Grafitti has long been the scourge of building owners and municipal officials everywhere. Sometimes graffiti is actually really great urban art. But often it is just vandalism. Now there is a third category. English artist Paul "Moose" Curtis devised what he calls reverse graffiti. Rather than using paint to create images on city walls, Moose instead demonstrates how dirty cities have become by selectively cleaning walls. He uses the negative space created by the dirt on the walls to reveal images. His most recent project was sponsored by Green Works (the "greenwashing" brand of Clorox). Moose created a 140-foot long mural in the Broadway tunnel in San Francisco. The video after the jump tells the tale of how Moose came to be a reverse grafitti artist and how he creates his works.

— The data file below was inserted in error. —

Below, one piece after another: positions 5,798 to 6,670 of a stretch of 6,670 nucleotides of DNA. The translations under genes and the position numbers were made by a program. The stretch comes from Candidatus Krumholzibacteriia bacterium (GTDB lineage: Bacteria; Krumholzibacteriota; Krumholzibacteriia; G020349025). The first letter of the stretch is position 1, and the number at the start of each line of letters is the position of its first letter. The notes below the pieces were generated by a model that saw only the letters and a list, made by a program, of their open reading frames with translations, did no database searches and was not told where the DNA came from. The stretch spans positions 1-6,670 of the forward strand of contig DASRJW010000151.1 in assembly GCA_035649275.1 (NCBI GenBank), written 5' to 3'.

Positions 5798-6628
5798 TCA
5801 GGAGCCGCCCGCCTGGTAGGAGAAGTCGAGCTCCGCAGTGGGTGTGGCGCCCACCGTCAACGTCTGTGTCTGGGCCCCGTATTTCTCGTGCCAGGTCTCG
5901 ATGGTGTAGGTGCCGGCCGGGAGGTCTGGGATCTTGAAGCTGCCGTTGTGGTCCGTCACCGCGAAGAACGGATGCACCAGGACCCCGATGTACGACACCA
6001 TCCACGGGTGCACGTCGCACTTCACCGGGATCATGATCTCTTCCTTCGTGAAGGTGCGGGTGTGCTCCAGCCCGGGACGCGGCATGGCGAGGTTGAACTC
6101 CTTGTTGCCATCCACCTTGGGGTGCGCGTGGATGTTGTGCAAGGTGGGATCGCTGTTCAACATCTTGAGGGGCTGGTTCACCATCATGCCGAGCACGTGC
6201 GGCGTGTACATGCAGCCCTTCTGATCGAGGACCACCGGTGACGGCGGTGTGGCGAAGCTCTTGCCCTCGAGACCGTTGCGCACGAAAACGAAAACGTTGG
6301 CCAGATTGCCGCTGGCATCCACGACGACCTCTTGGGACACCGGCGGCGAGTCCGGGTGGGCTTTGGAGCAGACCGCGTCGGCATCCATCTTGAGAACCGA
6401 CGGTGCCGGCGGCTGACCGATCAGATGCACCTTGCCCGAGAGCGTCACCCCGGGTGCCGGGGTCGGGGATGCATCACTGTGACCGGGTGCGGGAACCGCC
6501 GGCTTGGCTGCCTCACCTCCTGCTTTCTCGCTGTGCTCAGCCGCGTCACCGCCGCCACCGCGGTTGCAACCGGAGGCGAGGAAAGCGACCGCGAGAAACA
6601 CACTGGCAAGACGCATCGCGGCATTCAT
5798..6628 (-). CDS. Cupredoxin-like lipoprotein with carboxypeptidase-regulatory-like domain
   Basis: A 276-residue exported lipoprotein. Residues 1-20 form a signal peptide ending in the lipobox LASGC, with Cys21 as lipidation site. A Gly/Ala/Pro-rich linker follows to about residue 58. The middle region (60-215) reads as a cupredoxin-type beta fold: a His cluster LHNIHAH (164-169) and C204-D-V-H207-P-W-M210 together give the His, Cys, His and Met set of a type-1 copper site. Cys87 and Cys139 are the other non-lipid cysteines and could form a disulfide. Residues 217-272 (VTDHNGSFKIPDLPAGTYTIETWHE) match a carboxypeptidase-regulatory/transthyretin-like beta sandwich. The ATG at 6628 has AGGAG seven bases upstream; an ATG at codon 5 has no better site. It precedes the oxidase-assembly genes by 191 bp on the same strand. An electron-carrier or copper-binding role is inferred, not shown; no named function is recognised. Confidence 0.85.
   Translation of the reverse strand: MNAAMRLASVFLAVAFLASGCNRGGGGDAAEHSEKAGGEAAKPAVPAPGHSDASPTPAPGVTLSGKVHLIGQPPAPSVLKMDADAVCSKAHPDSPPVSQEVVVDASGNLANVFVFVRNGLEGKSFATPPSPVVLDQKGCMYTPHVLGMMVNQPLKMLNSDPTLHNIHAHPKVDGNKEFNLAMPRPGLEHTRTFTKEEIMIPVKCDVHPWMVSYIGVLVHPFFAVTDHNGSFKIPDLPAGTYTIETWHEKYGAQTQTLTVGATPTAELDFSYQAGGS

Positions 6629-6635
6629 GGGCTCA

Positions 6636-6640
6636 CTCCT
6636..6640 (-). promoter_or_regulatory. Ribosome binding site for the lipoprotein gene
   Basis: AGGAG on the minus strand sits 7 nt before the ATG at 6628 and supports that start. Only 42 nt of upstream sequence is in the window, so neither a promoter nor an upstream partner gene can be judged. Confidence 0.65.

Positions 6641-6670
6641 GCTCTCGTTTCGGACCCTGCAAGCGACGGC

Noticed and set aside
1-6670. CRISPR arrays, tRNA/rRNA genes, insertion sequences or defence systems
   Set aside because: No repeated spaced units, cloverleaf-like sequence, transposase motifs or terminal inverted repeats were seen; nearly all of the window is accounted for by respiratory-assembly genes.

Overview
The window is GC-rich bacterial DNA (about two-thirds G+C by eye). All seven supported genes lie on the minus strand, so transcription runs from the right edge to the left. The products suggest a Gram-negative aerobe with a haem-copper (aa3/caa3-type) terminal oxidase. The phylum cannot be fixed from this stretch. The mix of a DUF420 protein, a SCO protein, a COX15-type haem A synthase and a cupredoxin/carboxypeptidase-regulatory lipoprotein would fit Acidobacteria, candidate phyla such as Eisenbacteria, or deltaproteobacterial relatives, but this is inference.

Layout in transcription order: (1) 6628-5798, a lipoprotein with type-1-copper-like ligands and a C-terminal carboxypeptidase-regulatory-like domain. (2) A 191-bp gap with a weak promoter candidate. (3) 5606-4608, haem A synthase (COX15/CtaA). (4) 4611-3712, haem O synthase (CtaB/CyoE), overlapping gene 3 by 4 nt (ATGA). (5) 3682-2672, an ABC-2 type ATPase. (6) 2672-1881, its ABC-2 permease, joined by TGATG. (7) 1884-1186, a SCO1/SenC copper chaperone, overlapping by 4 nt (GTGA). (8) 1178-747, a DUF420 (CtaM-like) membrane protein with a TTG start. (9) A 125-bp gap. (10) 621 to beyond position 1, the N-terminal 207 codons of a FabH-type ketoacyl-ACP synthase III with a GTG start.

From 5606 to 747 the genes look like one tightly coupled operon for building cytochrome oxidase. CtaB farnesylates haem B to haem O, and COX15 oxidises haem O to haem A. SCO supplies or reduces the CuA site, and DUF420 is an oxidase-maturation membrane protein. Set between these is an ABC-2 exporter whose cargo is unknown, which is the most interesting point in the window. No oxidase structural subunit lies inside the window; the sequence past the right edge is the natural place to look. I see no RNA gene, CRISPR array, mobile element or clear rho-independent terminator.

Hi! We notice you're using an ad blocker. Please consider whitelisting Autoblog.
We get it. Ads can be annoying. But ads are also how we keep the garage doors open and the lights on here at Autoblog - and keep our stories free for you and for everyone. And free is good, right? If you'd be so kind as to whitelist our site, we promise to keep bringing you great content. Thanks for that. And thanks for reading Autoblog.
Here's how to disable adblocking on our site.
Click on the icon for your Adblocker in your browser. A drop down menu will appear.
Select the option to run ads for autoblog.com, by clicking either "turn off for this site", "don't run on pages on this domain", "whitelist this site" or similar. The exact text will differ depending on the actual application you have running.